On the way back to Toronto from a trip to upstate New York, I plucked up my courage and pulled into a factory outlet mall outside St. Catharines, Ontario. I am a terrible shopper who hates to spend money, and I had delayed replacing my lousy winter jacket for years. Yet the North Face sign on the mall’s exterior beckoned. There would be big sales. I had time. And my wife, who shops for clothes well, was not only in the car but willing to offer advice.
When we got inside, however, I was seized with a crushing desire to leave. Some consumers see a proliferation of choice as a plus; to me, it’s oppressive. After 15 minutes, I found a high-quality coat that ticked all the boxes. But when I asked the clerk to calculate the discount, he served up a final price far higher than the admittedly arbitrary amount I had set out to spend. Indignant for no good reason, I left empty handed.
Now here’s the (predictable) punchline: two weeks later, with the weather getting colder, I forced myself to go to a mall and bought an almost identical parka – for a paltry $36 less. I did finally address my need, but the approach verged on nonsensical. Last year’s Nobel Prize for economics recognized that many consumers like me are predictably irrational, and make choices based not on a Spock-like calculation of self-interest but for reasons that are sometimes a little silly.
The Nobel winner, the University of Chicago’s Richard Thaler, is a pioneer in the field of behavioural economics. His research seeks to explain irrational or self-defeating choices in a field that had long assumed rational decision-making by consumers, investors and other market actors.
Behavioural economics has drawn heavily on research by psychologists who explore how the human brain processes decisions, including how it arrives at a bad decision. But in the past decade or so, the field has expanded further. New studies incorporate neurological findings about the brain, and how these affect choice, says U of T behavioural economist Yoram Halevy. “This is a research agenda that is just beginning,” he observes.
Ryan Webb, a professor of marketing at the Rotman School of Management, has published a groundbreaking neuroeconomics study that explains why some consumers feel overwhelmed or make poor choices when confronted with too many options. His collaborators are Paul Glimcher and Kenway Louie, both of New York University’s Institute for the Interdisciplinary Study of Decision Making. “We know your ability to make the optimal choice gets worse when you have to choose from more things,” he says. “You make more errors and sometimes you don’t even buy anything.”
The crux of Webb’s findings involves neurological insights into the way the senses work and the role they play in decision-making and perception. Neural networks can only hold so much information, Webb explains. The brain, after all, is finite in size, and all sorts of critical functions, such as breathing and heartbeat, need to function constantly in the background – a bit like the operating system of your computer.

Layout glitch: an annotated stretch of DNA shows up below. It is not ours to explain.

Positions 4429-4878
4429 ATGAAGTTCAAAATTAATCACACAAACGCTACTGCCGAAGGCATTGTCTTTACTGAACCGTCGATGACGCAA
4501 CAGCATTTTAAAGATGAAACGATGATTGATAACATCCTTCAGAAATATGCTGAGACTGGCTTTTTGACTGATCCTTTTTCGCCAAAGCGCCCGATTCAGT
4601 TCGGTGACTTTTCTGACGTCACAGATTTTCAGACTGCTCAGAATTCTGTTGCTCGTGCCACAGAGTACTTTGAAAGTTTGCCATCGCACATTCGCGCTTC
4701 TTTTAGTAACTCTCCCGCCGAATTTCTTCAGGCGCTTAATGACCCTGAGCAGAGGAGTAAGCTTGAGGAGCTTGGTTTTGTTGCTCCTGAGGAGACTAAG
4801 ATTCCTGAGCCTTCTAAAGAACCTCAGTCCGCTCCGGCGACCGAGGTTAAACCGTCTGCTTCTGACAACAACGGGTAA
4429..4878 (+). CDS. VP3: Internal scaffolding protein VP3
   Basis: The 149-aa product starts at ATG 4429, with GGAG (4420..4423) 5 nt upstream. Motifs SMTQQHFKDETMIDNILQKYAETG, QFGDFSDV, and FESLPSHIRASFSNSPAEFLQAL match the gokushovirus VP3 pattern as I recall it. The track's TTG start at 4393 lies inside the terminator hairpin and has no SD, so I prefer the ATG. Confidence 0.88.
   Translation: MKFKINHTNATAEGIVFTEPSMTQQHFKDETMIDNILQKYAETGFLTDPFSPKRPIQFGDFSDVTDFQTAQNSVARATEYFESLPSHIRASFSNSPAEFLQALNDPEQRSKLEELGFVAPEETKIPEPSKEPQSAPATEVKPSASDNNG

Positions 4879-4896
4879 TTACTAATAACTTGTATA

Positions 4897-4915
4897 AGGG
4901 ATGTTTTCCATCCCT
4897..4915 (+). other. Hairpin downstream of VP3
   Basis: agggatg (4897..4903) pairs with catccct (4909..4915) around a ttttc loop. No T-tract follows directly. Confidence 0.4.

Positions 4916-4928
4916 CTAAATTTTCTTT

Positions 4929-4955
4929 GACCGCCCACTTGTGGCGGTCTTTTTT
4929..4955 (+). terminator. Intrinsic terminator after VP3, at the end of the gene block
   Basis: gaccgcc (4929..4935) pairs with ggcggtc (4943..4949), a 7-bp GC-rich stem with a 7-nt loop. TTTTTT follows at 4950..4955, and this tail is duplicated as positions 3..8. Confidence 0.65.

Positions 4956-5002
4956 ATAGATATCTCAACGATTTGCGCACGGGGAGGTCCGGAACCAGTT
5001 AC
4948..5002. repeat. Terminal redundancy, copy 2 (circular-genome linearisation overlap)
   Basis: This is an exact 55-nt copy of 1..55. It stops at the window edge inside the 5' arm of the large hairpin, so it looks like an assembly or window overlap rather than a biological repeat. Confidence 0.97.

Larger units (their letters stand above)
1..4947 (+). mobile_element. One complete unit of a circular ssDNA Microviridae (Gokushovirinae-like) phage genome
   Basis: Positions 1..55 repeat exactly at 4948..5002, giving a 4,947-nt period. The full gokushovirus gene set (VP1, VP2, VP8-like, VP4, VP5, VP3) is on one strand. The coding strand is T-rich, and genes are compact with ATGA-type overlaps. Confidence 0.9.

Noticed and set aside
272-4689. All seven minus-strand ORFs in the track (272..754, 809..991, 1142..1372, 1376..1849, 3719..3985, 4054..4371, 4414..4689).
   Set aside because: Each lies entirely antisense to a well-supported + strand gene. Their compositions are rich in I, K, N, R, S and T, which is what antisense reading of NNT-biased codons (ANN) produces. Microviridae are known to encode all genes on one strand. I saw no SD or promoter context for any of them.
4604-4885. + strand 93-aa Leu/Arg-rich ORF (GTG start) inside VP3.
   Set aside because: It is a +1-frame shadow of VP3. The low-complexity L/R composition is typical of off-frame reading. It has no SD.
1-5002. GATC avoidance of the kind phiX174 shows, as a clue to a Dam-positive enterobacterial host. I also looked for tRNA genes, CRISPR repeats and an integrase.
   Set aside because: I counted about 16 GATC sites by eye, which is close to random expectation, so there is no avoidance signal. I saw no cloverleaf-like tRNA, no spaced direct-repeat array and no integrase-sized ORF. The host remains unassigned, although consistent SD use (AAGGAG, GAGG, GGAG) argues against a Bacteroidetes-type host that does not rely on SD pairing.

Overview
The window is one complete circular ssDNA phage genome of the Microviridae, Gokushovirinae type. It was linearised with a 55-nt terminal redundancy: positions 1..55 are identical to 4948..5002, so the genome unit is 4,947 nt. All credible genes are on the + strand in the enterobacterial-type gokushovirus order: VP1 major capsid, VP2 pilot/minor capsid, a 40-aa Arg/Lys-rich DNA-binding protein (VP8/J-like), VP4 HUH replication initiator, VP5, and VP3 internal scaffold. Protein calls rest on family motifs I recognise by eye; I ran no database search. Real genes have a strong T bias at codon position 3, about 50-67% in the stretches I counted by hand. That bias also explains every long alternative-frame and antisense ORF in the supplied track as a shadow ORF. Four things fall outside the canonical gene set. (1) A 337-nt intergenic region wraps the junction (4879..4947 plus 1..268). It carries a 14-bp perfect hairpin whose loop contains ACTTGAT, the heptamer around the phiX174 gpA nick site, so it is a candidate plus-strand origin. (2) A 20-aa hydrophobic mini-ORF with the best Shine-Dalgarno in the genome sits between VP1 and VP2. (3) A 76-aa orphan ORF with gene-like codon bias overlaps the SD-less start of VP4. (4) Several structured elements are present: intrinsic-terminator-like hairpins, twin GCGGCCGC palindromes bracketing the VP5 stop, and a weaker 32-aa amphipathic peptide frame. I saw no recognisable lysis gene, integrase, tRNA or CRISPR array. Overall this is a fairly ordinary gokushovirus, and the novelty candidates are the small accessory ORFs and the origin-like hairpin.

Consequently, neural networks function as efficiently as possible. If we needed one set of neurons to read in bright light and another for low light, for example, we’d soon run out of grey matter. Instead, our brains have adaptive mechanisms. The neural systems that create this kind of perceptual flexibility, in fact, share similarities with the compression technologies used to store large quantities of digital data.
“The organization and form of neural computation have evolved such that information about the objective world is approximated,” write Webb, Glimcher and Louie. “It is only natural to examine what these constraints imply for choice behaviour, and whether theories of economic behavior need to incorporate these insights.”
As it turns out, these constraints seem to explain a lot. Webb and his collaborators conducted lab experiments to show what’s happening in the brain when it is presented with a growing number of appealing, or “high value” choices. Under conventional economic theory, Webb says, if someone prefers an apple over other fruits, their degree of preference shouldn’t be affected if they are offered a choice of two, three or 10 fruits.
But lab observations – conducted in part by Louie, a neural researcher – showed, among other things, that when people were presented with an increased number of appealing choices, their capacity to make the right one actually diminished. When the brain tries to sort among too many options that have been compressed into a finite neural network, its capacity to distinguish between them becomes less effective and efficient. “When they are compressed, different items appear to be ‘closer’ [in value],” Webb says. “So when asked to pick between them, you might make errors.”
Halevy points out that the techniques in both behavioural economics and neuroscience involve randomized trials and experiments, including neurological studies that track blood flow in various regions of the brain as individuals are presented with different options. “It’s become much more of a science in the traditional sense compared to what economics was in the 1960s.”
The research in these fields, Halevy notes, point toward several applications, including better bargaining and negotiating strategies that could have implications for everything from real estate transactions to labour contracts.
Webb, for his part, says his team’s empirical findings also have the potential to improve public policy outcomes. By educating individuals to discard inferior options first — gradually trimming their choice sets until only preferably options remain — governments could subtly steer families toward choices that will benefit them. As Webb, Glimcher and Louie conclude, “Our results speak to the role of incorporating insights from biology into economic discourse.”